By Jeff Fox
The nation’s challenges are not unprecedented but Washington’s political capacity to deal with even the routine business of governing is a cause for great concern, said this year’s winner of an award named for President Harry Truman.
“This situation is worse than anything I’ve seen in a long career in Washington,” Alice M. Rivlin, former vice chair of the Federal Reserve, said Tuesday during a luncheon in Kansas City in which she was given the Truman Medal for Economic Policy.
She spoke warmly of Truman and drew parallels to President Obama, and she walked through America’s economic and political history. Specifically, she said, the nation’s separation of powers and two-party system require debate and compromise – a process she said has entirely broken down.
“I’m afraid we’re in for a period of lurching from crisis to crisis, which is totally unnecessary,” she said.
Rivlin, 82, served in the Lyndon Johnson administration in the 1960s and in 1975 became the first director of the Congressional Budget Office. She was deputy director and then director of the Office of Management and Budget under President Bill Clinton and then was named to the Federal Reserve. She is the fifth recipient of the Truman Medal, which is given every other year, in part to recognize that the Council of Economic Advisors, which serves each president, came into being in 1946, when Truman was in office.
Rivlin said there are striking similarities between Truman and Obama. Both faced intense partisan opposition, both worked hard and were essentially optimistic about America, and both saw themselves as Washington outsiders.
“Both presidents have been vilified by the press and the other party, and both have been called socialists – whatever that means,” she said.
Truman, she pointed out, “embraced the unfinished business of (Franklin Roosevelt’s) New Deal with enthusiasm” and that included national health insurance, which never came to pass and which Truman considered a bitter failure.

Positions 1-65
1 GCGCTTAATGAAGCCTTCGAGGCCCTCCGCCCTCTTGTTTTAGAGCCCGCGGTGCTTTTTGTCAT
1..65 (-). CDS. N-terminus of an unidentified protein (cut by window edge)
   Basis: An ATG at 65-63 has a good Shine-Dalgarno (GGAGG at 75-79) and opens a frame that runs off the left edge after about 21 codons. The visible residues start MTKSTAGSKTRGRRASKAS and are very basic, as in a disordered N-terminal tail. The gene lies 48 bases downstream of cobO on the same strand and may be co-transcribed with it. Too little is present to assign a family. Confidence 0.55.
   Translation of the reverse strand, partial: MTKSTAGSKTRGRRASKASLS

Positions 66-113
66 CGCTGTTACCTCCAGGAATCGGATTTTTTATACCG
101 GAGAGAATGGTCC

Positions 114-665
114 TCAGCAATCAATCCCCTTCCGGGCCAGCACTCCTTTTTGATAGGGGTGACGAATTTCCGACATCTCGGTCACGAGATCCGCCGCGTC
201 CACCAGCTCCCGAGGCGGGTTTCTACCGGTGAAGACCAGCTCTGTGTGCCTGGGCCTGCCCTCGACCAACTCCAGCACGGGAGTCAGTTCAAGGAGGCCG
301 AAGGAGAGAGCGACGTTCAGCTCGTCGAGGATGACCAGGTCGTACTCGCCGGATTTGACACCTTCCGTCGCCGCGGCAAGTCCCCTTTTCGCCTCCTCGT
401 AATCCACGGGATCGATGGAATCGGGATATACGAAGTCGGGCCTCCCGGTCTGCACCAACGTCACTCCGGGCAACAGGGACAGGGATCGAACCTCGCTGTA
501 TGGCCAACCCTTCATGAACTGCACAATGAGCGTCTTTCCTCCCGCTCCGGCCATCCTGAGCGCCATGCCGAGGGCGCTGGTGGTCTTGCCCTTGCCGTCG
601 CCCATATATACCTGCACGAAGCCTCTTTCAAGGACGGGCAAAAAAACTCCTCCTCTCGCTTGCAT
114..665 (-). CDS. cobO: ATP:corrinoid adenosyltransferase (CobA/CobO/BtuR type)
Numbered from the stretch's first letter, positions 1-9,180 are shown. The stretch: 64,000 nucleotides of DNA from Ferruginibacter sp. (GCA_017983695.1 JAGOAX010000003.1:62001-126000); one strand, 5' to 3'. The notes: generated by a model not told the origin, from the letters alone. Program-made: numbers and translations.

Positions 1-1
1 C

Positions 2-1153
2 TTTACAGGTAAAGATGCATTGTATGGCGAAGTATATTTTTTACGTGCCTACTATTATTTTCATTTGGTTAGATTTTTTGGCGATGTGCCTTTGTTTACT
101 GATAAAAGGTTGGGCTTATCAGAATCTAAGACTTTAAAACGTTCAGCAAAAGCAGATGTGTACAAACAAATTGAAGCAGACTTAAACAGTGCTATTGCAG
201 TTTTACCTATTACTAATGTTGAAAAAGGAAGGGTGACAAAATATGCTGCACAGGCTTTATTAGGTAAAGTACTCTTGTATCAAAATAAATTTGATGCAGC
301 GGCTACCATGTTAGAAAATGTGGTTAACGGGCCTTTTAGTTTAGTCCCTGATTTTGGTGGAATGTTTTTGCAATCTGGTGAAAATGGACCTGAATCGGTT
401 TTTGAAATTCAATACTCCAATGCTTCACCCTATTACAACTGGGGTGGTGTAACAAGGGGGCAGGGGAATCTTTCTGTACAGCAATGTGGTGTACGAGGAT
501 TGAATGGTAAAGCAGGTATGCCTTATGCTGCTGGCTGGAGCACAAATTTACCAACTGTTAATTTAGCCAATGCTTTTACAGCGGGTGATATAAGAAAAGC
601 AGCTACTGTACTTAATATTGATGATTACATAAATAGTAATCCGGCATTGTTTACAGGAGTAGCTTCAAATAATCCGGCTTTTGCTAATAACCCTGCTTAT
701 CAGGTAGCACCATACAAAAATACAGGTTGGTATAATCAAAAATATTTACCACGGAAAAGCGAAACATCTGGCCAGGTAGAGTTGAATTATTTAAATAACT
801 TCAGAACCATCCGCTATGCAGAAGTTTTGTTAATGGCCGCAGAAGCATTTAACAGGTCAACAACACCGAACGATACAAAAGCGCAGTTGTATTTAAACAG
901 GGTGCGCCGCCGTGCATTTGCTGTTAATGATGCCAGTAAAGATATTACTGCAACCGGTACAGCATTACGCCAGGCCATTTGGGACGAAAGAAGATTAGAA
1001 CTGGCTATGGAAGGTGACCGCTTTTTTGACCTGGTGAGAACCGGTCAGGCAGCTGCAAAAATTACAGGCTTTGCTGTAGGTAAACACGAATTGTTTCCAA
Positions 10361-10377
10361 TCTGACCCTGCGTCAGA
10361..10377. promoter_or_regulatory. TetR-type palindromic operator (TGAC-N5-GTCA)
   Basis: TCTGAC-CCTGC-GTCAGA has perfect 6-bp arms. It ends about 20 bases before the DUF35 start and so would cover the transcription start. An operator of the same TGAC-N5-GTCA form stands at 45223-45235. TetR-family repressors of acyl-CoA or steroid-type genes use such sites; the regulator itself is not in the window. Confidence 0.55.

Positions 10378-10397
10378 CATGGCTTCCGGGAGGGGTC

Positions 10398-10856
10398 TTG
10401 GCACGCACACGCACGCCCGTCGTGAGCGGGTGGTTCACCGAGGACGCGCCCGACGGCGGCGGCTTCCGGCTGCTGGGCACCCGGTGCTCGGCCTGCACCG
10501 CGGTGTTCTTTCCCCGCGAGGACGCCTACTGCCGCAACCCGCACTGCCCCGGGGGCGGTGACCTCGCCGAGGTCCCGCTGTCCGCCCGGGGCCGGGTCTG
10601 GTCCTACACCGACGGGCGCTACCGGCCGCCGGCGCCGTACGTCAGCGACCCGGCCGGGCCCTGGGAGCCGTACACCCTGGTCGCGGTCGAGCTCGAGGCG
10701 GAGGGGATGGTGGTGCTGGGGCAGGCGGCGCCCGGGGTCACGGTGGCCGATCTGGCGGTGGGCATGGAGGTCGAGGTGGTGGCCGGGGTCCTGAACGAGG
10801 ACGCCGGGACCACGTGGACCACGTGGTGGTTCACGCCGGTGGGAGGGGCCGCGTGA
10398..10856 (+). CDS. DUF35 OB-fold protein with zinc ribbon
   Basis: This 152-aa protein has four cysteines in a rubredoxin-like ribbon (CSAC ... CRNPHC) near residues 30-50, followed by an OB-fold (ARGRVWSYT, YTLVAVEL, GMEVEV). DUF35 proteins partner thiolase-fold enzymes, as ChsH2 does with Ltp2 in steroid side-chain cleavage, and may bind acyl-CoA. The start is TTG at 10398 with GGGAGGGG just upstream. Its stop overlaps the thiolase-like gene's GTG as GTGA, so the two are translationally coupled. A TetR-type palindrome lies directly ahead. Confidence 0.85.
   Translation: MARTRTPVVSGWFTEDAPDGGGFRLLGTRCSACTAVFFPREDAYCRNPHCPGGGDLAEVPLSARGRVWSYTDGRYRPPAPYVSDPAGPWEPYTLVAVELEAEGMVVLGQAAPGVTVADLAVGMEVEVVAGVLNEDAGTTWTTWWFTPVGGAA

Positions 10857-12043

“The result of that failure was decades of building a patchwork of a system” that the country has now, she said. The Affordable Care Act, or Obamacare, is “a much more free-market plan than Harry Truman’s,” she said.
Truman left office low in the polls but is today highly regarded, and the country looks back on that time as prosperous and promising. So, Rivlin asked, should we take comfort in Truman’s experience, or is the country so deeply divided that it cannot survive without significant political changes?
“I don’t know,” she said, “but I’m worried.”
By any measure, she said, Americans are more prosperous now than in Truman’s time, when America was emerging from a decade and a half of depression and war. There was, she reminded the audience, a very real fear that the country would go right back into a depression once the war ended.
“The memories of those hardships were fresh,” she said.
Contrast that with today’s slow economic growth, the demographic challenges of an aging population, public anger at government aid for large banks but not for Main Street, and a general sense that the country has become less prosperous, she said.
Still, she said, major issues are solvable. She gave the example of Social Security.
“It isn’t badly broken, and it needs to be put back on a solid foundation,” she said.
But there are obstacles, as evidenced by the current government shutdown. The country has an intentional separation of powers, federalism makes implementation of things such as the Affordable Care Act far more complicated, and the two political parties have moved away from the middle, she said.
“But most important, ‘compromise’ has become a dirty word,” she said.
The Truman Medal is given by four groups: the Harry S. Truman Library Institute (a private, non-profit partner of the Truman Library), the Missouri Council on Economic Education, the Economic Club of Kansas City, and the Henry W. Bloch School of Management at the University of Missouri-Kansas City.